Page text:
Decking allows homeowners to enjoy a versatile outdoor living space, and is one of the more popular home improvement projects for Australian homeowners to undertake. Whether you’re considering the addition of a deck to your property, the restoration of an existing structure or the purchase of a property which already contains a particular type of decking, it’s always wise to have a basic idea of how the most common decking materials stack up against one another.
For homeowners who desire a natural wood look, there are two primary materials from which to choose: wood decking and composite decking.
Composite Decking: Pros and Cons
To curb deforestation and limit the use of virgin wood, many Australian homeowners are considering the use of composite decking materials to achieve the classic look of wood decking, with a different level of environmental impact and maintenance requirements.
- Pros: Unlike natural wood, composite decking does not need to be refinished, sealed or treated against moisture damage on a regular basis. The construction of composite materials allow it to mimic natural wood very convincingly, and can be more resistant to pests than timber materials. Depending on the brand choice, it may also be a far more environmentally sound choice, as some manufacturers use only timber by-products like sawdust and recycled plastic.
- Cons: While composite decking is often constructed of more environmentally sound materials, it can still come with a larger carbon footprint than natural timber due to the manufacturing process. The material is also quite sensitive to temperature changes, and is not suited for load-bearing construction. Should parts of a composite deck become faded or damaged, it will also have to be replaced, rather than repaired.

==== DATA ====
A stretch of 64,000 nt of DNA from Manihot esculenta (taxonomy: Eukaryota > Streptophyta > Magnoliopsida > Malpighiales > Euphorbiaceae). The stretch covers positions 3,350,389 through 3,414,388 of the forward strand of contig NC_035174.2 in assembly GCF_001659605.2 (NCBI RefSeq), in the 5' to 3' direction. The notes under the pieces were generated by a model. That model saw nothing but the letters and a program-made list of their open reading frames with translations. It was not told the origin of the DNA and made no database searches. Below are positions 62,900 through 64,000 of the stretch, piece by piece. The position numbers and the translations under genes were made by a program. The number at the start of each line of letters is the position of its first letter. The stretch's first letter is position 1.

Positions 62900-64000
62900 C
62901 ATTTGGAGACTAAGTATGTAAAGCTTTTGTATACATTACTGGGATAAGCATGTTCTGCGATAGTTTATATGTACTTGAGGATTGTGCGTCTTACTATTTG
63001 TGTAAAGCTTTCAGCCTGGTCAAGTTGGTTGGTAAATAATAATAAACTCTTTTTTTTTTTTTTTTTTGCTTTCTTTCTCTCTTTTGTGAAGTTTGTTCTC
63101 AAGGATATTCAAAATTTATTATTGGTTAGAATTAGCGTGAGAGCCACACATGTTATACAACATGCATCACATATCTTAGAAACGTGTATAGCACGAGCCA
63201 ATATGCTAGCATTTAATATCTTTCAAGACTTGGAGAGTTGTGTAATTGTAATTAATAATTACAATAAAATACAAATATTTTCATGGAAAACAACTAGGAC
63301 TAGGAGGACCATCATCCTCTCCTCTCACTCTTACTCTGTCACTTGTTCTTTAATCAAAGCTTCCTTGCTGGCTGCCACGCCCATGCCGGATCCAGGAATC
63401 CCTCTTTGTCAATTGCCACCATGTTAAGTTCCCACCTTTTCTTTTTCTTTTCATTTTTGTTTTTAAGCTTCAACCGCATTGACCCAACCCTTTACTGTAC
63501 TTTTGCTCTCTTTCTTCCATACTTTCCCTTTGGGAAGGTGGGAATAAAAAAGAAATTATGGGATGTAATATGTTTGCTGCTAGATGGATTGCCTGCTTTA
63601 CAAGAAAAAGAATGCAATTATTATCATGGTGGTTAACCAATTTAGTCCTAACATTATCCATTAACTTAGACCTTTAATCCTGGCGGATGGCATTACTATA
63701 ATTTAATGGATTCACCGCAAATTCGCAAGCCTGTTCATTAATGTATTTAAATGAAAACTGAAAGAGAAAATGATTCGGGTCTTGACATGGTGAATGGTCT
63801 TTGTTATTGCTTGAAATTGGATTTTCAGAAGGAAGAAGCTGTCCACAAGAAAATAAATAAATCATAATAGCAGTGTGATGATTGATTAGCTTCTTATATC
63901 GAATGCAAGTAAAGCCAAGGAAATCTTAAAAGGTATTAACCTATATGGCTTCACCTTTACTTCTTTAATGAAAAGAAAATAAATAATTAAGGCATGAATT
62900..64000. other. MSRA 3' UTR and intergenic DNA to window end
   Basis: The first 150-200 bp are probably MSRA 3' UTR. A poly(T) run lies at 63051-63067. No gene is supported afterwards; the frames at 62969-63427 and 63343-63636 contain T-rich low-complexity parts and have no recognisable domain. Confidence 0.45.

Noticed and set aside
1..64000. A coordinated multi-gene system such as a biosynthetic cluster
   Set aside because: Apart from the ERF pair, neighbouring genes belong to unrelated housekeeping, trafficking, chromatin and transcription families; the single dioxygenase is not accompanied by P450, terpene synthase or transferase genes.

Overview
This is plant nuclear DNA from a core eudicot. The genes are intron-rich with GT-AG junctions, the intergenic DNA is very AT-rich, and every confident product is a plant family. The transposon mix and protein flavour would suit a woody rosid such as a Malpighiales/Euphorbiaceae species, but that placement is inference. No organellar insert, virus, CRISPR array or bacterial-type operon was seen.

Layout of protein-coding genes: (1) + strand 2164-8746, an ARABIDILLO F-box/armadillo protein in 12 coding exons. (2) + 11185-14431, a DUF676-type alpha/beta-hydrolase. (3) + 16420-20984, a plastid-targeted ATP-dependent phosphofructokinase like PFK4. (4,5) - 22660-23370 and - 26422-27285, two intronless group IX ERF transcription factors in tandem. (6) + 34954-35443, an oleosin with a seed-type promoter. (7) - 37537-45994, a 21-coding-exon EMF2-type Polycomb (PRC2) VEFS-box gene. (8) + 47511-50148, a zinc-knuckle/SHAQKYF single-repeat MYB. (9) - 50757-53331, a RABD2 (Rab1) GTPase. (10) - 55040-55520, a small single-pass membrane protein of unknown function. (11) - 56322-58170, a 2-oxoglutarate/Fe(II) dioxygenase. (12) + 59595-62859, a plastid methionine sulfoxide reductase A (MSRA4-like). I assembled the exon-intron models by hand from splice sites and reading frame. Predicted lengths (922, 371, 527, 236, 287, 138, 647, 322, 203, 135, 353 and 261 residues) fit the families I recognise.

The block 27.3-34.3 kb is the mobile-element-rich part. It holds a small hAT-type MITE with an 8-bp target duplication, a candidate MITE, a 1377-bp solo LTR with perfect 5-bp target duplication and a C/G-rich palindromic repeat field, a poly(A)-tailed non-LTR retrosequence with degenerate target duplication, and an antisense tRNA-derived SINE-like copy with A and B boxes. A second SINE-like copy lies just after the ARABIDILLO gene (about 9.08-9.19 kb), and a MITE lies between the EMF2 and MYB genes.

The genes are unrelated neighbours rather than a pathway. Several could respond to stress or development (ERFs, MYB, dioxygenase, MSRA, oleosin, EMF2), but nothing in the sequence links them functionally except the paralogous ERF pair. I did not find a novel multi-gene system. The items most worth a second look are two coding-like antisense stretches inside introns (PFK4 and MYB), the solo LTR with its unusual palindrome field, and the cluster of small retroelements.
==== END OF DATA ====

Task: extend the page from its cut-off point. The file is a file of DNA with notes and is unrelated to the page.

Wood Decking: Pros and Cons
Like composite materials, wood decking comes with its own set of benefits and drawbacks. To make an informed decision about which option is best suited to your needs and lifestyle, it’s wise to weigh these pros and cons against the unique requirements of your household.
- Pros: Unlike composite decking, timber can be painted or stained to match the exterior of your home, even if you choose to change color schemes as part of future remodeling projects. The durability and dependability are also more established in timber decking, as opposed to composite decking, which is a newer material. Expansion and contraction rates of wood decking are more predictable, so it’s less likely to expand or contract at a different rate than the structural bracing elements of a home.
- Cons: Timber pests are so called for a reason, and they do have the potential to affect wood decking. If left untreated and not subjected to regular maintenance, timber decks can also begin to rot. This can present a very real collapse risk, so timber decking is typically better suited to households which can commit to proper maintenance every few years.
While both composite decking and timber can enjoy a long, durable life, both options will need to be periodically inspected to ensure structural integrity and safety. For homeowners in the process of having a deck built, it’s also wise to have new work evaluated by a professional building inspector to ensure the workmanship is of reasonable quality, and there are no outstanding safety risks. With the right maintenance and oversight, either a timber or composite decking project can be a great addition to almost any home.
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